July 2018 Economic Recap
The initial estimate for second quarter GDP growth came in at an annualized 4.1%, up 2.2% from the first quarter’s third estimate of 1.9%. The rise was attributed in part to a rebound in consumer spending, up 4% from the previous quarter, and a 7.3% increase in nonresidential investment, both likely bolstered by the recent tax cuts. While residential investment and inventory growth represented a drag, net exports contributed an additional 1.06% to growth, decreasing the trade deficit by $50 billion over the quarter. Government spending, up 3.5%, also contributed positively to the result adding more than a third of a percent to growth. Though undeniably a positive result, economists expect it to be short-lived as approximately 50% of the export boost can be attributed to excess Chinese demand prior to retaliatory import tariffs taking effect.
The much-anticipated meeting between President Trump and European Commission President Claude Juncker resulted in a respite in the trade conflict between the US and the European Union. Tensions were running high following President Trump’s threat to impose a 25% tariff on car imports from the EU which would have had material consequences in both the economic and likely the diplomatic relationship between the two economic powerhouses. The negotiated truce included an agreement to work toward an environment of zero tariffs, barriers or subsidies on all non-auto industrial goods starting right away, while no further tariffs would be imposed during the length of the negotiations. Markets jumped at the announcement.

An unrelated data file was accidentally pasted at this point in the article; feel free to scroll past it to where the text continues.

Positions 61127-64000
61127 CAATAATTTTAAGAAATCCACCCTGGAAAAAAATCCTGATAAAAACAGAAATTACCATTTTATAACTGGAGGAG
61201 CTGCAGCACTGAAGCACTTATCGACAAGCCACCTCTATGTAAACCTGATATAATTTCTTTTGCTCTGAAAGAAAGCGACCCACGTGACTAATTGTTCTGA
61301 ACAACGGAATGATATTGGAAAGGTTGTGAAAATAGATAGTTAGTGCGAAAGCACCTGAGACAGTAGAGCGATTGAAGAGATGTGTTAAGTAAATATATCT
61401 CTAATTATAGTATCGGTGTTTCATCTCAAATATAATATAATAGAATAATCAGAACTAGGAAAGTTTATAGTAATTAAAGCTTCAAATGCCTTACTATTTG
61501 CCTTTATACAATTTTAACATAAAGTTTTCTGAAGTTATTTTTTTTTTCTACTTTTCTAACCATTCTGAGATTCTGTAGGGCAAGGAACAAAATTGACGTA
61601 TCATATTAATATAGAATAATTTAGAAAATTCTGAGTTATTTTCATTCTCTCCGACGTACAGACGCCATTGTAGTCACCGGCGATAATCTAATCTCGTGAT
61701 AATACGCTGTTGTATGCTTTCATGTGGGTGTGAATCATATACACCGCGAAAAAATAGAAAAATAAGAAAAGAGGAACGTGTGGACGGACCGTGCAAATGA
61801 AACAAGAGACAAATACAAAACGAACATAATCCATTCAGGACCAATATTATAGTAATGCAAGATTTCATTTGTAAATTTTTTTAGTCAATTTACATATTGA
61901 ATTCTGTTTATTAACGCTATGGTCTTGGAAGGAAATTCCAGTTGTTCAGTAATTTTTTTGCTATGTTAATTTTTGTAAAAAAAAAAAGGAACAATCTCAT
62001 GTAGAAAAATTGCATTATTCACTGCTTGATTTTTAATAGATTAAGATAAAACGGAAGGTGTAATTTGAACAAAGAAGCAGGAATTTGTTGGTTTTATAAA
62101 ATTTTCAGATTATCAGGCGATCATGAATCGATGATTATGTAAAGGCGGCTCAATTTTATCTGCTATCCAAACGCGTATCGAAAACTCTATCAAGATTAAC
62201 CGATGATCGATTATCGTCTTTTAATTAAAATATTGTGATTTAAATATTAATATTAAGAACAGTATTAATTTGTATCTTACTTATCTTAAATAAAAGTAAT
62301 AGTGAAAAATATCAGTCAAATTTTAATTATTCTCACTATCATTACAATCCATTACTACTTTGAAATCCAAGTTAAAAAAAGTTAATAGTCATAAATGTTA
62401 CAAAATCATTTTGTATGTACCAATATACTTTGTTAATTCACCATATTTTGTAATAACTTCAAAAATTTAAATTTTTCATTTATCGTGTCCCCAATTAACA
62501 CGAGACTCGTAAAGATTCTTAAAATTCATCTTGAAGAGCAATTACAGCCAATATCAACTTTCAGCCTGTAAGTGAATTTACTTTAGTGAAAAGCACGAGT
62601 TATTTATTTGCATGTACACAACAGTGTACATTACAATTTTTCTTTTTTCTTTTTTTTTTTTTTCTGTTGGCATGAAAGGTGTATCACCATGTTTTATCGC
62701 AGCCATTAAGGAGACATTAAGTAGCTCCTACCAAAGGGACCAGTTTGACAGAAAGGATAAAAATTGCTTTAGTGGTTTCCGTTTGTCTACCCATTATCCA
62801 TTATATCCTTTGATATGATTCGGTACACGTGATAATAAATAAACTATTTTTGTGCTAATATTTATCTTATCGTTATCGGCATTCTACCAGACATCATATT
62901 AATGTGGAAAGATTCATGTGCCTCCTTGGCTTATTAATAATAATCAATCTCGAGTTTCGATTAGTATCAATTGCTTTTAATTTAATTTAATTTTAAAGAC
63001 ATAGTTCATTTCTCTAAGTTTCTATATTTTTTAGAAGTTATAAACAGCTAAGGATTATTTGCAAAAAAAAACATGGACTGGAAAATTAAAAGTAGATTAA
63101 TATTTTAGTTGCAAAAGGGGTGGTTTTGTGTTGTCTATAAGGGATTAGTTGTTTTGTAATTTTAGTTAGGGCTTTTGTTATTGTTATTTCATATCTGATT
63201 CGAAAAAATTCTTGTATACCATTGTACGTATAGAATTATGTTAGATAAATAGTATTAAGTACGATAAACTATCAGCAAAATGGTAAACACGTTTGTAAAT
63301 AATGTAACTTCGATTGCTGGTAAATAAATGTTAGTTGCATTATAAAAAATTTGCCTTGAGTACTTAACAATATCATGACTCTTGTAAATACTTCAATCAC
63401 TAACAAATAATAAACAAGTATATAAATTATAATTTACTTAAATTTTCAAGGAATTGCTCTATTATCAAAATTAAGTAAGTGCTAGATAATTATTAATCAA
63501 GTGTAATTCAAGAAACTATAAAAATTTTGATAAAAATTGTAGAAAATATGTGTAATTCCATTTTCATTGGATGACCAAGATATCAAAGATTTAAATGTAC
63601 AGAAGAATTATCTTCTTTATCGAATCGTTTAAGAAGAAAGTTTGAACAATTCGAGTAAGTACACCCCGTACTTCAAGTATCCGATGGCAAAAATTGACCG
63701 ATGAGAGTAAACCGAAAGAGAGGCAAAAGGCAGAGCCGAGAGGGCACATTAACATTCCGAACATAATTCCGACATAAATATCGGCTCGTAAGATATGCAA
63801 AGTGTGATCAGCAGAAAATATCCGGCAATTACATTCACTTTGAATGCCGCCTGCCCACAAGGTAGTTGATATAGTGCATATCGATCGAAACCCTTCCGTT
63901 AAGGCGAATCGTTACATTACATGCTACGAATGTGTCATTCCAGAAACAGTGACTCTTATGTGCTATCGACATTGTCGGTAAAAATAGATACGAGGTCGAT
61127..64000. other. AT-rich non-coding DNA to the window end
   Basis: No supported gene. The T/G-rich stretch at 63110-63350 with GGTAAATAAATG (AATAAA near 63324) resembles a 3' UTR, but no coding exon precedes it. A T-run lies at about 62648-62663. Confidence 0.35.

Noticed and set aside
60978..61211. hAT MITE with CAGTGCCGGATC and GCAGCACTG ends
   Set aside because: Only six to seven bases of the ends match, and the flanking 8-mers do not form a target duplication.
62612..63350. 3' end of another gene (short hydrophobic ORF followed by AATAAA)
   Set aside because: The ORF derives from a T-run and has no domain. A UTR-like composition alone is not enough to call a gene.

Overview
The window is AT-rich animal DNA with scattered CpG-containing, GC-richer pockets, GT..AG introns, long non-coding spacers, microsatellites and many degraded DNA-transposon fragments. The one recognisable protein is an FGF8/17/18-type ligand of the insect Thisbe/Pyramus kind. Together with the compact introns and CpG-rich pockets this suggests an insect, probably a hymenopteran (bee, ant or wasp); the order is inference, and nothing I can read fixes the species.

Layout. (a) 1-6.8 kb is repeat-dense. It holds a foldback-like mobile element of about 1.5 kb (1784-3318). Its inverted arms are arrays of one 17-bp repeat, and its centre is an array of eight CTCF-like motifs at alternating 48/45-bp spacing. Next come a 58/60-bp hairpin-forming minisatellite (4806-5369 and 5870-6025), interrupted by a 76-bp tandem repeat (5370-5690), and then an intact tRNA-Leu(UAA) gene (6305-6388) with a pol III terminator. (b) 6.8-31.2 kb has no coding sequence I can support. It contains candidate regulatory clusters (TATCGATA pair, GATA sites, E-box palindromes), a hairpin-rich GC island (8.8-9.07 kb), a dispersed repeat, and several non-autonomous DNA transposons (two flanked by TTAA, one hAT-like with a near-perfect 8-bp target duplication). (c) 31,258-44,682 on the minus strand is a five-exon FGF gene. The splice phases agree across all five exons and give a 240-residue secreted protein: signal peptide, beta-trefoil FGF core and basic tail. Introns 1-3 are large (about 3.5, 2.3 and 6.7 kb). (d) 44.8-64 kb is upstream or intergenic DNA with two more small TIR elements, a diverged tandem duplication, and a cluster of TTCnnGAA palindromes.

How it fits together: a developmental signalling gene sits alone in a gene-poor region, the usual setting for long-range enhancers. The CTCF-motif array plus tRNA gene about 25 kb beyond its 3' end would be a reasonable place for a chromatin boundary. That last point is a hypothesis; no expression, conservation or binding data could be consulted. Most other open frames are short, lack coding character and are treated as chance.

For a deeper consideration of the economic data released during July, please follow the links below: